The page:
Weekly Update: to

by | August 31, 2019

Here’s your Canadian Atheist Weekly Update for to .

  • [] A new poll shows what really interests ‘pro-lifers’: controlling women

    This is a really cool study. All they did was poll people on feminist issues – like “are men better leaders than women” or “should there be equality” – then split the respondents based on whether they’re pro- or anti-abortion… and what we’ve always known to be true emerged beautifully. We’ve always known anti-abortion advocacy is really anti-woman advocacy – we’ve always known the “pro-life” label was a joke. This article is awesome, in that it not only describes the survey, it dives into the history of the anti-abortion movement. It’s all about America, of course, but the Canadian anti-abortion movement tracks the American one almost perfectly.

  • [] Green Party telling its candidates to tread carefully on Bill 21

    There’s political cowardice, and then there’s political cowardice. A party whose leader wears a conspicuously-displayed religious symbol dodging the Québec Bill 21 debate has to be the height of political cowardice.

  • [] Alain Rayes, Scheer’s Quebec Lieutenant, Admits To Giving The Wrong Impression On Abortion

    Despite there being very little interest in the election, Conservative leader Andrew Scheer is already under fire for his duplicity on a number of topics. Last week it was his position on same sex marriage; this week it’s whether he would reopen the abortion debate. If you’re not sure about Scheer’s position on abortion, it’s simple: he’s anti-abortion. There, happy to clear that up for you. But if you’re not sure about whether Scheer would actually legislate his anti-abortion position… well, you’re not alone. His position has been as clear as mud. Not only has Scheer himself waffled on the topic, this item suggests that he’s been giving different messages to different parts of Canada. I suspect that if you were to try to parse all the conflicting messages down to the most likely common core, what you’d get is that Scheer won’t allow members of his cabinet to table any abortion bills… butbackbenchers would be allowed to – as would members of other parties, obviously – and if an abortion bill were tabled, everyone in his caucus would be allowed to “vote their conscience”. Which translates to it being more or less inevitable that if Scheer wins, there will be an anti-abortion bill or three tabled.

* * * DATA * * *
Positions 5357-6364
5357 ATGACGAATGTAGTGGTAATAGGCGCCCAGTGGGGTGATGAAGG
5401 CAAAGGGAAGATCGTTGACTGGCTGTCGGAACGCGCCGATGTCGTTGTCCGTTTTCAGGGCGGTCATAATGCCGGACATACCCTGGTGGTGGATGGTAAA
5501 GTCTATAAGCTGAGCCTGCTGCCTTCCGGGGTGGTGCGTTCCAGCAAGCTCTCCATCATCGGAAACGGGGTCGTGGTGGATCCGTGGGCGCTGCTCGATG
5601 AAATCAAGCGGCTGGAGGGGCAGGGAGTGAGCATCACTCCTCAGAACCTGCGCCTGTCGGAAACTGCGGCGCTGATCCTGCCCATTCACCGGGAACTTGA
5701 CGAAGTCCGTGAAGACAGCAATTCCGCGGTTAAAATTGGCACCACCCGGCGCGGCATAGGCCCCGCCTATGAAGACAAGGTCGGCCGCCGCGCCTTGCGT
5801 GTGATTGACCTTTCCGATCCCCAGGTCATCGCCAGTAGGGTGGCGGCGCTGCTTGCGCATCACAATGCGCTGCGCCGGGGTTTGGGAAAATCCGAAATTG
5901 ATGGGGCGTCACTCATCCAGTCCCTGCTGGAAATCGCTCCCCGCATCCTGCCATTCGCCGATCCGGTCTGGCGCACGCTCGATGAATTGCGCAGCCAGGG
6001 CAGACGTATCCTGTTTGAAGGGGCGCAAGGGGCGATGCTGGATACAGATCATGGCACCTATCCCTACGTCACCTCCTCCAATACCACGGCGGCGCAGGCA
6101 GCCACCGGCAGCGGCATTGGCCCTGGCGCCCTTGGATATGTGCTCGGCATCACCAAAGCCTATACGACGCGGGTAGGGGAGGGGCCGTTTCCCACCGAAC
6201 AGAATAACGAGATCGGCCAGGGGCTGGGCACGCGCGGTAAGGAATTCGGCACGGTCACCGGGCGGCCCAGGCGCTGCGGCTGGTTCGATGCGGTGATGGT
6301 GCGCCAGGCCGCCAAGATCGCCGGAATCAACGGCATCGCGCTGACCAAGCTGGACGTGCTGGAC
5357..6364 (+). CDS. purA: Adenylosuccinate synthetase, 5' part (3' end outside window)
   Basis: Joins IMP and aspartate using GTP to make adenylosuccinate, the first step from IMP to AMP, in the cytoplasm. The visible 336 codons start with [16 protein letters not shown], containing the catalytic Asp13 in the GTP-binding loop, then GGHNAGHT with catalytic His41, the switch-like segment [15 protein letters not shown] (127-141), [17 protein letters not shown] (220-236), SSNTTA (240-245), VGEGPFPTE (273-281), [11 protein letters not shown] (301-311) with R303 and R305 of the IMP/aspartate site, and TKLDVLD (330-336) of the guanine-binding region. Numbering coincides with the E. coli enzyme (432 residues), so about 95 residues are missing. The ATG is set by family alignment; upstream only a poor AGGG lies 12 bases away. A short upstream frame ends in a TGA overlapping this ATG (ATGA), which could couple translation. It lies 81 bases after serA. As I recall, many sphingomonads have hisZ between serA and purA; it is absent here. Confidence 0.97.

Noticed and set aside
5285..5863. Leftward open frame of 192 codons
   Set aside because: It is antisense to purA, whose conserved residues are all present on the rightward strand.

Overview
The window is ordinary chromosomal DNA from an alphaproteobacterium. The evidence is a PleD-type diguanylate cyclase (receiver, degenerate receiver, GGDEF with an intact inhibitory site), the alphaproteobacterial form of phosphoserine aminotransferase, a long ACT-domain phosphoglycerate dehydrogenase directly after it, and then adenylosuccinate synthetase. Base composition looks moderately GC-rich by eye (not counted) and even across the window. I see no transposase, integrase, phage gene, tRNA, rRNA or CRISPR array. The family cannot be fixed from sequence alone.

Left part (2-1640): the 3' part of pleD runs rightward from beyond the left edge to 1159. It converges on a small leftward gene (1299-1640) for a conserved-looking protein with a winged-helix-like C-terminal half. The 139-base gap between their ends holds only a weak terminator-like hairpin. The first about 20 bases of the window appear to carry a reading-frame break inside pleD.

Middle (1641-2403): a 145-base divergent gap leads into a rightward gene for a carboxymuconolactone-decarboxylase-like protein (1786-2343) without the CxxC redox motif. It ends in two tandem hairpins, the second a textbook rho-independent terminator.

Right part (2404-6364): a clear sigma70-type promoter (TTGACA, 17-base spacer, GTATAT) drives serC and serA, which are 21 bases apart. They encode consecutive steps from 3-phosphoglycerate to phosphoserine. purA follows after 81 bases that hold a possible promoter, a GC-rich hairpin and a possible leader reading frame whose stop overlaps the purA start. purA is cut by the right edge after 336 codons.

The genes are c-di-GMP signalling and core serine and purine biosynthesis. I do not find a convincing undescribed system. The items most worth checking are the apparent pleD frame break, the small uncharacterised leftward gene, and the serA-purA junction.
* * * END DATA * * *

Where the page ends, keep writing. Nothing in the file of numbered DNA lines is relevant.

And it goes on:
• [] Edmonton one step closer to banning conversion therapy

    The feds showed a lack of spine on a conversion therapy ban, but a couple provinces – Manitoba and Ontario, last I checked – stepped up and banned it anyway. What’s really cool is that in those provinces that haven’t stepped up, municipalities have been taking up the slack. In Alberta, Edmonton, St. Albert, and Spruce Grove have all voted to ban conversion therapy – most of them unanimously. None of them have actually banned it yet – they still need to write the actual by-laws – but this should be a clear message to Ottawa.

  • [] “Science deniers embrace a double standard of evidence”

    Nice discussion about science denialism and the psychology of denialists.

  • [] Quebec won’t allow parents to pull their kids from class if teacher wears a religious symbol